Cheers....
 

·
Registered
Joined
·
7,822 Posts
Another possibility is that having sat for so long the piston was kinda frozen in the bore. (I'm assuming it's that type of compressor.) It took a lot of current to start it. Hopefully now that it's loosened up it won't take so much.
 

·
Registered
Joined
·
672 Posts

Quote:
Originally Posted by cinema mad /forum/post/15561504


Hi Frank1940, Just wondering who gave you the info in regards to the wrong motor being used on the compressor your wife bought you? or is this just your take on it ..Because it sound to me that your compressor may of had A faulty pressure relief valve....


Cheers....

Well, I am Electrical engineer and I worked for a large manufacturing plant for telephone Equipment manufacturer prior to my retirement and I do have some book and practical knowledge about AC motors. But if you want to read a bit more about the AC motors look up the subject onGoogle and read some articles on Single Phase AC motors.


Whether there was a pressure relief valve on the compressor of if it was working correctly, I don't know as this point.


The point that I was trying to make that inexpensive equipment often has compromises incorporated into the design that effect the end functioning of the equipment. In these cases, one must realize these limitations and either (1) adapt the usage to these limitations or (2) return(/replace) the equipment. In the case of this compressor, I chose to the second option.
 

·
Registered
Joined
·
1,838 Posts
Hi frank 1940, I wasnt tring to be smart so please dont take it the wrong way
, I try to help were I can...


Not that I need to justify myself but FWIW one of my family's company's sells and repairs all industrial machinery including Huge 3 phase compressors power tools and pheumatic with which I used to repair all inc Electrical rewinding in house for over 10 years.. I think its safe to say that I have A little knowledge in this area no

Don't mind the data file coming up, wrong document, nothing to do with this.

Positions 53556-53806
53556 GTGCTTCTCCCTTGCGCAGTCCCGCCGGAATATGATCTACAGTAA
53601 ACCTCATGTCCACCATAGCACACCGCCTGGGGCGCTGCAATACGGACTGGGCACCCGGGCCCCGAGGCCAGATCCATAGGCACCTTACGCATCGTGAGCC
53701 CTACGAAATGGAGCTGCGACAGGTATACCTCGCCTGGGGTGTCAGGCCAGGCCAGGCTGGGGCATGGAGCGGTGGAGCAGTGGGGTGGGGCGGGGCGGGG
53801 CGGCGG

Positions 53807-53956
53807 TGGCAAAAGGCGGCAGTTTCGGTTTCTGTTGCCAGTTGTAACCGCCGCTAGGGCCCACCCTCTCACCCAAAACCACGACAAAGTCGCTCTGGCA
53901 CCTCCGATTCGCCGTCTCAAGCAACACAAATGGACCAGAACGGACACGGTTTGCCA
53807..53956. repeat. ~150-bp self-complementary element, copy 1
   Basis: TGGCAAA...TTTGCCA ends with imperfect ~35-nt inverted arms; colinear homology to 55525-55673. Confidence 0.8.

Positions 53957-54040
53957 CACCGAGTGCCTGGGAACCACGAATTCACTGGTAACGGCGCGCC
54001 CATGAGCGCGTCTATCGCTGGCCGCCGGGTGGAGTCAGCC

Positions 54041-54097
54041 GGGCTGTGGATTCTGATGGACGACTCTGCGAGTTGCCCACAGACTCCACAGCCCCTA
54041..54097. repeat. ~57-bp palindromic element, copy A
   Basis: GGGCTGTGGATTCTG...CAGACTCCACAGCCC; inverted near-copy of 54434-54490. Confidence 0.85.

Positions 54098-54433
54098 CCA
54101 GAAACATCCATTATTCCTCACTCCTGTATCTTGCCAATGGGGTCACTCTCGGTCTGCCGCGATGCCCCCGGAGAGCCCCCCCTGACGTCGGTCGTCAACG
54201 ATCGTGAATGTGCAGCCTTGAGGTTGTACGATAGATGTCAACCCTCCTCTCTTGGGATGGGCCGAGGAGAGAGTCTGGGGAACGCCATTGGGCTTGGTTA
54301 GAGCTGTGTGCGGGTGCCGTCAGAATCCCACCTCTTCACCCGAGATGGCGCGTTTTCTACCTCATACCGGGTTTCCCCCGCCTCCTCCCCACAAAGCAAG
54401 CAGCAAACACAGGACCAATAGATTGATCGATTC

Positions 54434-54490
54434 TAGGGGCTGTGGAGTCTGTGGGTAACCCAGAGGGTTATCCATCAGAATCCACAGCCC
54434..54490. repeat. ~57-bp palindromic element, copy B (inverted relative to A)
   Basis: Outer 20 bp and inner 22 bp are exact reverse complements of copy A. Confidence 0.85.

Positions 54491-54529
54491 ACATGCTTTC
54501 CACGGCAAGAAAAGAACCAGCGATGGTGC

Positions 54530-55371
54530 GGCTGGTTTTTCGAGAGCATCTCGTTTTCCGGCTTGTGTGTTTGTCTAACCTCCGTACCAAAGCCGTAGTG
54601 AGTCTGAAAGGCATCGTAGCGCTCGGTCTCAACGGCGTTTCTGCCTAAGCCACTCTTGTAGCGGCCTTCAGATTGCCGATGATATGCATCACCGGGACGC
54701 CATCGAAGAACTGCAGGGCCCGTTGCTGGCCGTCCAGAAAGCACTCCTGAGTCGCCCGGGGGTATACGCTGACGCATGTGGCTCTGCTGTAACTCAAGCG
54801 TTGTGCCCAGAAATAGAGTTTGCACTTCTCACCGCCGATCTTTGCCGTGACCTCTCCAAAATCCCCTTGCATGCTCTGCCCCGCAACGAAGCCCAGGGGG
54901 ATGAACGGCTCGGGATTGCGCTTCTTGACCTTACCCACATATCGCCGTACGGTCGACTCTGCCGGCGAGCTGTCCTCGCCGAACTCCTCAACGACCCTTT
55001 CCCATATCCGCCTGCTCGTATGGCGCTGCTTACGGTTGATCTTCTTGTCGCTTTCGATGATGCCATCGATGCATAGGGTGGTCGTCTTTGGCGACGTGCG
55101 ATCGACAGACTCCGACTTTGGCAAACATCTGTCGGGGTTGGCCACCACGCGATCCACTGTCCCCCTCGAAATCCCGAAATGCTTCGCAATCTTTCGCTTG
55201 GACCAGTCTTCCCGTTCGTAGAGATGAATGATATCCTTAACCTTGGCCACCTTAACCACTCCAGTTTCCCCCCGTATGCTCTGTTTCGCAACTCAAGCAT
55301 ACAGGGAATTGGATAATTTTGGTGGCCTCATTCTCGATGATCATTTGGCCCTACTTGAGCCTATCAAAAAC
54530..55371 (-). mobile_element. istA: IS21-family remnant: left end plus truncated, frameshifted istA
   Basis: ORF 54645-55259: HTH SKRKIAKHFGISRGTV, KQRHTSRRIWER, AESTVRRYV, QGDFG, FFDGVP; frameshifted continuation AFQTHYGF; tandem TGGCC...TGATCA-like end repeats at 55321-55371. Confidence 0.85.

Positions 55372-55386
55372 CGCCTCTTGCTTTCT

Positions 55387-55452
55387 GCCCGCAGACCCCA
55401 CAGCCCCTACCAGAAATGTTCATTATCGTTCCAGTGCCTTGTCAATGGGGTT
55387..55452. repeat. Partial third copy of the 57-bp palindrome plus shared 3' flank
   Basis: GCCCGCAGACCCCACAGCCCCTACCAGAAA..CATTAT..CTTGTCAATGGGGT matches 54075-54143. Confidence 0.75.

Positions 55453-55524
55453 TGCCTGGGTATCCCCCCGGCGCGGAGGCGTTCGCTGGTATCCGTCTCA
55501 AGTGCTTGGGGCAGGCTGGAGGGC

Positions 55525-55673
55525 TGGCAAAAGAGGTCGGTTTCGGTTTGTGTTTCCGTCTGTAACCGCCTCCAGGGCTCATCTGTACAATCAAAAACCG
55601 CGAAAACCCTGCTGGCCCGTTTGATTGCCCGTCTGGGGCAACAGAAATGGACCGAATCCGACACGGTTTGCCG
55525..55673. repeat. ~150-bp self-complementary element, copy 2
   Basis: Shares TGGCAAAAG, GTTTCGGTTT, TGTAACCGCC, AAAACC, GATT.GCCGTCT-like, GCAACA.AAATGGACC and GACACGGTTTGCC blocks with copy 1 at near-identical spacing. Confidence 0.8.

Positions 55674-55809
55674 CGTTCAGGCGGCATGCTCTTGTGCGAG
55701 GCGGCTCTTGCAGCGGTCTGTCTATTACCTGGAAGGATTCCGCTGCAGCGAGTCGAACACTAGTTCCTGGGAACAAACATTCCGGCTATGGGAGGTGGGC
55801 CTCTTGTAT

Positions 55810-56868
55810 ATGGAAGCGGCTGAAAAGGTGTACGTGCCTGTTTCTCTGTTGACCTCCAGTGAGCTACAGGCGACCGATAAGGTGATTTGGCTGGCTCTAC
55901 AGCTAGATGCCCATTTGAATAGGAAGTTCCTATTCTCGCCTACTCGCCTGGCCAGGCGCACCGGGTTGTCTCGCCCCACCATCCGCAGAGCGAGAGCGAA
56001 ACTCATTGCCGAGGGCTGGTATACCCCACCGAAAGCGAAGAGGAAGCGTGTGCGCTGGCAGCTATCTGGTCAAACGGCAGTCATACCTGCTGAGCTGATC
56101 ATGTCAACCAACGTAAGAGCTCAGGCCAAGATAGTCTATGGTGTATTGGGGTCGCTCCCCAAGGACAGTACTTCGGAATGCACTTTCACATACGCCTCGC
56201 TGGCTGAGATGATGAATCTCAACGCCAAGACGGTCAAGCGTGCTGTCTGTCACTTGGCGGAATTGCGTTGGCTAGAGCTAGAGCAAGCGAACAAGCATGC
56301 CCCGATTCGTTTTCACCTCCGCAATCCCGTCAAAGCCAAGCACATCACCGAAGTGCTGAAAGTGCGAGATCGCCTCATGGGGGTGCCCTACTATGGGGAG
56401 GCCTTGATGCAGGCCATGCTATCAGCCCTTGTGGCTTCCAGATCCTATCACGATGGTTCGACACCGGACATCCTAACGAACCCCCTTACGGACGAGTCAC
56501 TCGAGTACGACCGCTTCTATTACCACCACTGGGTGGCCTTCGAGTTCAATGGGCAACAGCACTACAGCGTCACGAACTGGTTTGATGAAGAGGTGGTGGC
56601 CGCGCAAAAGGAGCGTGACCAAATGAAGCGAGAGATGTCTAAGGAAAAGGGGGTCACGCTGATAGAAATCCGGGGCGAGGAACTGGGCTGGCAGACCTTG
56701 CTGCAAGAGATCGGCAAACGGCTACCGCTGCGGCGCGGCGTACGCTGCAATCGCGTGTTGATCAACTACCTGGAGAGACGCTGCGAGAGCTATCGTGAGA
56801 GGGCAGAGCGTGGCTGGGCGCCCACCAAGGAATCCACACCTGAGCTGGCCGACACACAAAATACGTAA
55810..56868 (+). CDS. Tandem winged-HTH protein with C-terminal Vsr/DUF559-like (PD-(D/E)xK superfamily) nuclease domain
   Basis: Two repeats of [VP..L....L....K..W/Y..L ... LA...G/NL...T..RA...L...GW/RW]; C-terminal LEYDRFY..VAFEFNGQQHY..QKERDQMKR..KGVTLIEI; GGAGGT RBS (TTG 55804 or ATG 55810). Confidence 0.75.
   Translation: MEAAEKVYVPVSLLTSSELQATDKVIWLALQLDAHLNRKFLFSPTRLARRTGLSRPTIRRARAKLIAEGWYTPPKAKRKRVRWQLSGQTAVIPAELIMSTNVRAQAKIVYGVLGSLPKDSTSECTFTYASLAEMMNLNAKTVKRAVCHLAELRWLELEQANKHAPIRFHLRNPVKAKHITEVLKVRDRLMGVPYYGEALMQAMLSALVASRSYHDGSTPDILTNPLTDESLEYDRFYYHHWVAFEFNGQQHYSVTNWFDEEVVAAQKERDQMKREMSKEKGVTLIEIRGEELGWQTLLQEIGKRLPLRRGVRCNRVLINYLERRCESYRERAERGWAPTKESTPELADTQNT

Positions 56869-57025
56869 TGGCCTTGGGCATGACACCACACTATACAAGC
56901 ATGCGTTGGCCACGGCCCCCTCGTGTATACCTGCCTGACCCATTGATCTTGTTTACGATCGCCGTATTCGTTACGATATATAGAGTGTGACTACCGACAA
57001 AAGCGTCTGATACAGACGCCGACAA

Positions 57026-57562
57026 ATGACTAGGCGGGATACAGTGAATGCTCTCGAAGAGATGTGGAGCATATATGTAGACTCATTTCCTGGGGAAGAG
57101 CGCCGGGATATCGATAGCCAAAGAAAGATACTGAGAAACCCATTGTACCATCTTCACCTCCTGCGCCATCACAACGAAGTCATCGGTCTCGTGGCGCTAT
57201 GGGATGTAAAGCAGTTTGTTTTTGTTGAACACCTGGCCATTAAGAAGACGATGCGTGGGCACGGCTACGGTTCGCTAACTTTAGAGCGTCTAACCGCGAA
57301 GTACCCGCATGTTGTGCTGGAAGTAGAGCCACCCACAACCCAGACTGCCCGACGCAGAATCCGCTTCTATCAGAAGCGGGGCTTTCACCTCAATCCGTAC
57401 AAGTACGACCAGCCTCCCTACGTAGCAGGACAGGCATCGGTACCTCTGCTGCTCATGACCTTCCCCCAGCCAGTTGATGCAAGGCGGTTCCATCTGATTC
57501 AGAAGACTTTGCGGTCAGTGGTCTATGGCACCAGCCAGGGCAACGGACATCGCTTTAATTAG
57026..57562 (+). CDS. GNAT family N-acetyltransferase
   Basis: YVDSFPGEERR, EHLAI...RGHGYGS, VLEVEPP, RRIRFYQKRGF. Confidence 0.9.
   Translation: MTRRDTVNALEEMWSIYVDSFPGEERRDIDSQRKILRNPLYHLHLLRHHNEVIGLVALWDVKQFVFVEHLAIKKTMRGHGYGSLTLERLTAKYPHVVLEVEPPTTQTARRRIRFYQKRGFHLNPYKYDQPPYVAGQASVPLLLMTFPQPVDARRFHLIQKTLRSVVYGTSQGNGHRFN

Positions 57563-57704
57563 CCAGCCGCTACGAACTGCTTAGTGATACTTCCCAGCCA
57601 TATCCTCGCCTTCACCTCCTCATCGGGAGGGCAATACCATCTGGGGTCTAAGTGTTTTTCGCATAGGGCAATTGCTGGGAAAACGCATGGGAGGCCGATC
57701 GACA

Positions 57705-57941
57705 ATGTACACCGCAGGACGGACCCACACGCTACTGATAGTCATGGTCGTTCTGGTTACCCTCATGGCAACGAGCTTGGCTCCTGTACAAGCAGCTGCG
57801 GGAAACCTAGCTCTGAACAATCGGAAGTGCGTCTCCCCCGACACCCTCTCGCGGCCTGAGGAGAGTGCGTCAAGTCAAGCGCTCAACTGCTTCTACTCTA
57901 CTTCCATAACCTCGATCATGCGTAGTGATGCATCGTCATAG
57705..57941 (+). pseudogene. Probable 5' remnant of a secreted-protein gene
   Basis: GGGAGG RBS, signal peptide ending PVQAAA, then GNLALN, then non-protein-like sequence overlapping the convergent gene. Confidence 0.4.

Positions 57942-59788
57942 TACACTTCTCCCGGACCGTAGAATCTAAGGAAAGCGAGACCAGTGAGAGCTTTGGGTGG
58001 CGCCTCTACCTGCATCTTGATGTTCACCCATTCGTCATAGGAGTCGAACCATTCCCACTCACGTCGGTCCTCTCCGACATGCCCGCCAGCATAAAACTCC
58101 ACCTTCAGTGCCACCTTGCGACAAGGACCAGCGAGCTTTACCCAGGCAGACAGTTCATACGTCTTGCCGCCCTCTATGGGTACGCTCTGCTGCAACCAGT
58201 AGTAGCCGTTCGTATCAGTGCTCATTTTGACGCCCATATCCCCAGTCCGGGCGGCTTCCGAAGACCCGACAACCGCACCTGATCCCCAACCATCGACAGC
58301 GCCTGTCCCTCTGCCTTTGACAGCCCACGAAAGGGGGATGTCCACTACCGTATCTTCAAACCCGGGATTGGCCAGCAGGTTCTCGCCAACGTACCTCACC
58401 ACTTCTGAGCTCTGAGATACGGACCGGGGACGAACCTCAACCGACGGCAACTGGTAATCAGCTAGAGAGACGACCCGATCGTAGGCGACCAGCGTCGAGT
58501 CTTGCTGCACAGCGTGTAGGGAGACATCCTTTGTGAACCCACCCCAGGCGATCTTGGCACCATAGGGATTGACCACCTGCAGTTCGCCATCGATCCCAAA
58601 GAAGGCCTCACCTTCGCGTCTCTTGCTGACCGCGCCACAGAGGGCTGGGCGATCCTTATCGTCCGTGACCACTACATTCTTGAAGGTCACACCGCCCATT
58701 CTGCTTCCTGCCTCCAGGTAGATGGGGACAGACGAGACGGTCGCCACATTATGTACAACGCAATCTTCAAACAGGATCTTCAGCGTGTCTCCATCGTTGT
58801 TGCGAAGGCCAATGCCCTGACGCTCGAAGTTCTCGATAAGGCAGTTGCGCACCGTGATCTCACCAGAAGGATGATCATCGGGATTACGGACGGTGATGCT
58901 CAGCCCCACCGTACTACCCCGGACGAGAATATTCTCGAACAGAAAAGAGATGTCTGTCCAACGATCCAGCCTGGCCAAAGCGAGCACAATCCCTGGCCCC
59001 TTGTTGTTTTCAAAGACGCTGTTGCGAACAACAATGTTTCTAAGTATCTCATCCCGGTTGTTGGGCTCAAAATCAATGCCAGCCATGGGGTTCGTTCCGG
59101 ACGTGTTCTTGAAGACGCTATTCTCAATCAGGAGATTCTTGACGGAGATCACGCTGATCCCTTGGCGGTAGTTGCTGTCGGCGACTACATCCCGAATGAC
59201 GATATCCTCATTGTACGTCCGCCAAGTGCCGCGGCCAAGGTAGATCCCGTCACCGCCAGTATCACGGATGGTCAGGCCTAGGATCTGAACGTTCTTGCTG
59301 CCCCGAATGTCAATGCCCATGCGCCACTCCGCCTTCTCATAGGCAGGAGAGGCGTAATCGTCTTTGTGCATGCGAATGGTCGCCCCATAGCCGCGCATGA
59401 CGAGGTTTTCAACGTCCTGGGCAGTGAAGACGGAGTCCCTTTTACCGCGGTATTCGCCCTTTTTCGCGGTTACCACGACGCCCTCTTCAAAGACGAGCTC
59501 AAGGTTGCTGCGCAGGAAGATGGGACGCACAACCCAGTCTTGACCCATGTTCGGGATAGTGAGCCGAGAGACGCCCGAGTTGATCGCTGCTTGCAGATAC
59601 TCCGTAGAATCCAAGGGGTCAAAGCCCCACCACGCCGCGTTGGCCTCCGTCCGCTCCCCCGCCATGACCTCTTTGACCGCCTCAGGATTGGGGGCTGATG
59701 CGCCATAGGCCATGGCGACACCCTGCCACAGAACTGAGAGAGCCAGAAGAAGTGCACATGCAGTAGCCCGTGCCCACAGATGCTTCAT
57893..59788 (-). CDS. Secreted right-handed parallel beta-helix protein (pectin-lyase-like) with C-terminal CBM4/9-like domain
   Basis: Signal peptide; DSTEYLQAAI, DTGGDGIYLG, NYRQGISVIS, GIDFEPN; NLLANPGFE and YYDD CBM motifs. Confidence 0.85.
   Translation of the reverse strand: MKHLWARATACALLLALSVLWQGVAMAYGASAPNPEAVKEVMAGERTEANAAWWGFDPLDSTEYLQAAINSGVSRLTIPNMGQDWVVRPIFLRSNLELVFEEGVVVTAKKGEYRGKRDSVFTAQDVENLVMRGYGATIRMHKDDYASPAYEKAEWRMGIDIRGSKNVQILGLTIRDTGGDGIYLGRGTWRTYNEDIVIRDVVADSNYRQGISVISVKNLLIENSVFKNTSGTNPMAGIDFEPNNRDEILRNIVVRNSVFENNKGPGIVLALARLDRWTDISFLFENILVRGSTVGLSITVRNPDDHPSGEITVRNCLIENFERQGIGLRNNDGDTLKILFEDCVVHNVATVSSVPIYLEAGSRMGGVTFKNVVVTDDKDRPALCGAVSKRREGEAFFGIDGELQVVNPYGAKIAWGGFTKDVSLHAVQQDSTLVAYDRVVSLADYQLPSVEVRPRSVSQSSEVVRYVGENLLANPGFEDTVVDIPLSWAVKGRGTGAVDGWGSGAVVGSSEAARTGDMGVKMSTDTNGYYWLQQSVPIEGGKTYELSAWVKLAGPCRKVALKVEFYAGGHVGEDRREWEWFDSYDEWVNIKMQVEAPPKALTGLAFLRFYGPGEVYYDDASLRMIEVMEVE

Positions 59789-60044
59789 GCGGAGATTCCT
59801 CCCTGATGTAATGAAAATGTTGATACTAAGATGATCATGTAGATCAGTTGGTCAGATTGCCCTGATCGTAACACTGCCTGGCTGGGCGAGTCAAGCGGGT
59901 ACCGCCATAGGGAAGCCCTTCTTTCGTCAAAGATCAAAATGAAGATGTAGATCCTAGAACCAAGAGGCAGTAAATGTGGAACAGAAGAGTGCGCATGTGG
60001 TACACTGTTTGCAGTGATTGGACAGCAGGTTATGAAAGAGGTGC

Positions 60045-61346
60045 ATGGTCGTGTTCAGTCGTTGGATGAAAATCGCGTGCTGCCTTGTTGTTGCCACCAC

I totaly agrea that you get what you pay for with machinery like most things in life no.....


Cheers....
 

·
Registered
Joined
·
672 Posts

Quote:
Originally Posted by cinema mad /forum/post/15567397


Hi frank 1940, I wasnt tring to be smart so please dont take it the wrong way
, I try to help were I can...


Not that I need to justify myself but FWIW one of my family's company's sells and repairs all industrial machinery including Huge 3 phase compressors power tools and pheumatic with which I used to repair all inc Electrical rewinding in house for over 10 years.. I think its safe to say that I have A little knowledge in this area no



I totaly agrea that you get what you pay for with machinery like most things in life no.....


Cheers....

Sorry, I did sound a bit sarcastic. You are well qualified!


Only thing you may not be aware of is that the USA uses 120V rather than the 240V that you folks in Australia have. That means the same motor draws twice the amperage and its feed wire has twice the voltage drop from a source which already at half of what yours is. A motor that might work very well down there can have real issues here....
 
1 - 20 of 20 Posts
Top